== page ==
Crude Oil Trading: Things You Need to Pay Attention To

Crude oil trading is a great source of profit opportunity for many traders. It has a unique economic standing in the world’s economic and political systems. You need to pay attention to these things if you want to earn from crude oil trading.

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Drivers of Crude Oil

Crude oil moves through the different movements of supply and demand, influenced by worldwide output as well as the global economic prosperity. Oversupply and diminishing supply can push traders to sell crude oil markets to lower ground while rising demand and diminishing or flat production encourage traders to bid crude oil to higher levels.

Tight convergences between positive elements can result to powerful uptrends. Meanwhile, tight convergences between negative elements can result to an equally powerful downtrend. Price action usually builds narrow trading ranges when crude oil is affected by mixed conditions, with sideways action typically persisting for years at a time.

Understanding the Crowd

The energy futures market is dominated by professional traders and hedgers. Industry players take positions to offset physical exposure while hedge funds speculate on long term and short term direction. Retail traders and investors give less influence than in more emotional markets such as precious metals or high beta growth stocks.

Retail’s impact increases when crude oil trends steeply, appealing to capital from small players who are drawn into these markets by front-page headline. The resulting waves of emotions like greed and fear can boost the underlying trend momentum, paving the way for historic climaxes and collapses that print exceptionally high volume.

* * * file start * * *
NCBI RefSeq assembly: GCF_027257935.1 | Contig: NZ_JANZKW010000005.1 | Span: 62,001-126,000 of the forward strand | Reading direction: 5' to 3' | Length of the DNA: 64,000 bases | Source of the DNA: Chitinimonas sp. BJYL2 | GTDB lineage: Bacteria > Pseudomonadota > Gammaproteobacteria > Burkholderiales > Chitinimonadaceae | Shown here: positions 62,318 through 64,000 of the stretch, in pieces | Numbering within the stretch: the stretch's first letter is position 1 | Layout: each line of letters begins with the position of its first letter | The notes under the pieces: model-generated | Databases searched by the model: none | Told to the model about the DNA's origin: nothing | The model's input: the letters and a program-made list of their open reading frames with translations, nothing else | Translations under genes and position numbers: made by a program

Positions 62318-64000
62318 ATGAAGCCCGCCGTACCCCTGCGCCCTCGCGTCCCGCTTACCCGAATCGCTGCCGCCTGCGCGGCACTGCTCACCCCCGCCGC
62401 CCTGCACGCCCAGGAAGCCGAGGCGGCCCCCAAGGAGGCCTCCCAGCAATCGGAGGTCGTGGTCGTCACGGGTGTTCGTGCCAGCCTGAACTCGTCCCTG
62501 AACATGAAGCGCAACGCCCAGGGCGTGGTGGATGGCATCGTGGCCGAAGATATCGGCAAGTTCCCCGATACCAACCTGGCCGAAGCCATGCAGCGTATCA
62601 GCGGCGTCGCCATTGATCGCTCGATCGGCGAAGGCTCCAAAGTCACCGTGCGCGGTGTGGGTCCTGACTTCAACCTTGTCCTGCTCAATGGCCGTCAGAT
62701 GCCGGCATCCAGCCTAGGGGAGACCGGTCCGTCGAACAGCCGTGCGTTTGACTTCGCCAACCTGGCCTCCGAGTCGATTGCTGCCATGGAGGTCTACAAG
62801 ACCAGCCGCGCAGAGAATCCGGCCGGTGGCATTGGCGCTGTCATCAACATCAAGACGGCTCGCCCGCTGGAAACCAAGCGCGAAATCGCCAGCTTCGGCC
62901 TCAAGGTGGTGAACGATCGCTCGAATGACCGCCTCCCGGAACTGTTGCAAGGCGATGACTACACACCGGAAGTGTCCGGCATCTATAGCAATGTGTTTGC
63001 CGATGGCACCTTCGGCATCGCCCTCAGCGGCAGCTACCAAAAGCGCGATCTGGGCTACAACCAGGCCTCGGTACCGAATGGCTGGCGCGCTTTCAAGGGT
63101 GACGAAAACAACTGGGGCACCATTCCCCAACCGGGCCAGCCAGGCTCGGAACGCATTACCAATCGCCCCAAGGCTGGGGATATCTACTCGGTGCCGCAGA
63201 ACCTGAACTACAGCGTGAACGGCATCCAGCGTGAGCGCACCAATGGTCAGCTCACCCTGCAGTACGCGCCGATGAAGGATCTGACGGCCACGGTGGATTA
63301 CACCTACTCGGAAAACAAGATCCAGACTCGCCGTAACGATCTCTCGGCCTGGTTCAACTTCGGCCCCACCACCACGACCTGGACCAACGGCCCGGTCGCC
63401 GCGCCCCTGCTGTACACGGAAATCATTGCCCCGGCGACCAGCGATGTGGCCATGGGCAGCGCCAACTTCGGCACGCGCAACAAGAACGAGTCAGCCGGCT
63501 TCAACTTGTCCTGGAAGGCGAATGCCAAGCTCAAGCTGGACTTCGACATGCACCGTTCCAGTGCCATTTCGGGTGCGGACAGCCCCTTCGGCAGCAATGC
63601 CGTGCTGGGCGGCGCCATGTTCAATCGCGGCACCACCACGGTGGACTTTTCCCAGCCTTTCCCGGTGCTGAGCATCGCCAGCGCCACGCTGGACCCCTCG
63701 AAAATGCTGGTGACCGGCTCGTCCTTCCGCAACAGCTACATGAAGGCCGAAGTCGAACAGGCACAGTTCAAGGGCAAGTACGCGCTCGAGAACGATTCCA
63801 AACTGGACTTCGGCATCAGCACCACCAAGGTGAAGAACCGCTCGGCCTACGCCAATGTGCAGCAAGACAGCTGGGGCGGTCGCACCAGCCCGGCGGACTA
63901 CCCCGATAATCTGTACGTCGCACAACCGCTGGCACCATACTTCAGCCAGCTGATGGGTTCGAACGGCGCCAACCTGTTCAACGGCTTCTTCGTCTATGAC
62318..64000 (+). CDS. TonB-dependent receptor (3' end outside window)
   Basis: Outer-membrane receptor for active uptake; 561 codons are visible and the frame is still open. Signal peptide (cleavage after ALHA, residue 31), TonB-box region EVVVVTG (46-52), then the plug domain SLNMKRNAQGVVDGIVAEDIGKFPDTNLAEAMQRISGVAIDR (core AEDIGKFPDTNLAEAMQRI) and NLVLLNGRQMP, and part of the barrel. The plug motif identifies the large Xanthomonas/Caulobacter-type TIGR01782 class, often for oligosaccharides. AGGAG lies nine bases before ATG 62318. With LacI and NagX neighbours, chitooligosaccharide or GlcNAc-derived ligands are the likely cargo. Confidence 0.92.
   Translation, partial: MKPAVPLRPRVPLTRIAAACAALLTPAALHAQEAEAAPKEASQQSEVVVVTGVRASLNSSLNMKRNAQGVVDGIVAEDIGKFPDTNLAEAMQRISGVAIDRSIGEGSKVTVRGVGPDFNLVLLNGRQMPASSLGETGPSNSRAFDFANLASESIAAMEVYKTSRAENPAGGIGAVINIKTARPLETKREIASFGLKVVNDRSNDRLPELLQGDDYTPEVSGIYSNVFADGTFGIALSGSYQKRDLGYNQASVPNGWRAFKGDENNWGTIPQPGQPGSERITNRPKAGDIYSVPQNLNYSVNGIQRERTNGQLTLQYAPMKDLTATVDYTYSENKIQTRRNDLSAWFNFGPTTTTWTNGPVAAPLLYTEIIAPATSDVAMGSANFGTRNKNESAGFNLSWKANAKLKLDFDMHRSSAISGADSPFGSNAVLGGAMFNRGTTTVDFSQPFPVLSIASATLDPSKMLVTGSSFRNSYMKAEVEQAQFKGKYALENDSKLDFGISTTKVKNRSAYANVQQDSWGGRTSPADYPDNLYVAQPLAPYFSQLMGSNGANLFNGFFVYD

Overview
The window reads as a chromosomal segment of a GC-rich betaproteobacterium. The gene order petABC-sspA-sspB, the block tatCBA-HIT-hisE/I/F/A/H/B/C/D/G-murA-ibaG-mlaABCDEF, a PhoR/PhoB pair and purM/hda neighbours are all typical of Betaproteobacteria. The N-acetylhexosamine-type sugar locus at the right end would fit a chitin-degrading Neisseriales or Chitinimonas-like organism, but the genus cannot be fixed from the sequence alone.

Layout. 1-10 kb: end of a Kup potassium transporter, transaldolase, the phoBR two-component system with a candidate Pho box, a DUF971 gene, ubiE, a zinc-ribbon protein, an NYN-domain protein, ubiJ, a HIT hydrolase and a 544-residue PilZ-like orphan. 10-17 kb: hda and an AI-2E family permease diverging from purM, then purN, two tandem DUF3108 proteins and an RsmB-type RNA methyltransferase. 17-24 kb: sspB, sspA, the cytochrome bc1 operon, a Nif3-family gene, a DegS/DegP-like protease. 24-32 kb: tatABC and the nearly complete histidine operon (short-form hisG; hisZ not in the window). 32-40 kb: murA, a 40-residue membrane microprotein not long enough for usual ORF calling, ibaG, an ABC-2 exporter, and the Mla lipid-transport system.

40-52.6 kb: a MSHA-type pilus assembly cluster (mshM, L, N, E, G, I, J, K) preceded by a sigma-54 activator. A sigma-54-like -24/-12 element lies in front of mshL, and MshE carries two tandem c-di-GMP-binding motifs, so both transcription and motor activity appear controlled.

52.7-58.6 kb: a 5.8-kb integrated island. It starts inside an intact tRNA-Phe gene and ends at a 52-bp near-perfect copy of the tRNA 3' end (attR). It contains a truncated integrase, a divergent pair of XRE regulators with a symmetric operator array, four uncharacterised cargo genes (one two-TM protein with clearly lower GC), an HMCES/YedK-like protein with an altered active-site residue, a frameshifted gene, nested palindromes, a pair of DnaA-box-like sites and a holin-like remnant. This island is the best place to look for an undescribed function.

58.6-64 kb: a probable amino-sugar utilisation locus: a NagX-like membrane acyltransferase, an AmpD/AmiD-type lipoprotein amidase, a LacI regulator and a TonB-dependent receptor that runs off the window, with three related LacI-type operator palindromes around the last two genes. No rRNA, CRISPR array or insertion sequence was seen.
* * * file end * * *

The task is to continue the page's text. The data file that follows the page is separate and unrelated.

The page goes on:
Brent and WTI Crude Oil

There are two primary markets through which crude oil trades, namely, West Texas Intermediate and Brent.

The WTI originates in the US Permian Basin and other local sources. On the other hand, Brent comes from more than a dozen fields in the North Atlantic. These varieties contain different sulfur content and API gravity, with lower WTI levels commonly referred to as light sweet crude oil.

Brent is considered to be the better indicator of the two in terms of worldwide pricing in recent years, with the exception of 2017, when WTI was more heavily traded in the world futures markets.

Many of the CME Group’s New York Mercantile Exchange (NYMEX) futures contracts follow the WTI benchmark. The “CL” ticker fetches significant daily volume. Most futures traders can focus on this contract and its many derivatives.

Exchange traded funds and exchange traded notes provide equity access to crude oil. On the other hand, because of events called ‘contango’ and ‘backwardation,’ their mathematical constructions are subject to significant limitations.

Long-Term Charts

WTI crude oil climbed up after the Second World War, reaching its peak in the upper $20s and entering a narrow band until the embargo in the 1970s sparked a parabolic rally to $120. It peaked late during the decade and started a torturous decline, slipping into the teens ahead of the new millennium.

Crude oil entered a new and powerful uptrend in the year 1999, jumping to an all-time high at $157.73 in June 2008. It then dropped into a massive trading range between that level and higher than $20s, trading around $55 at the end of 2017.

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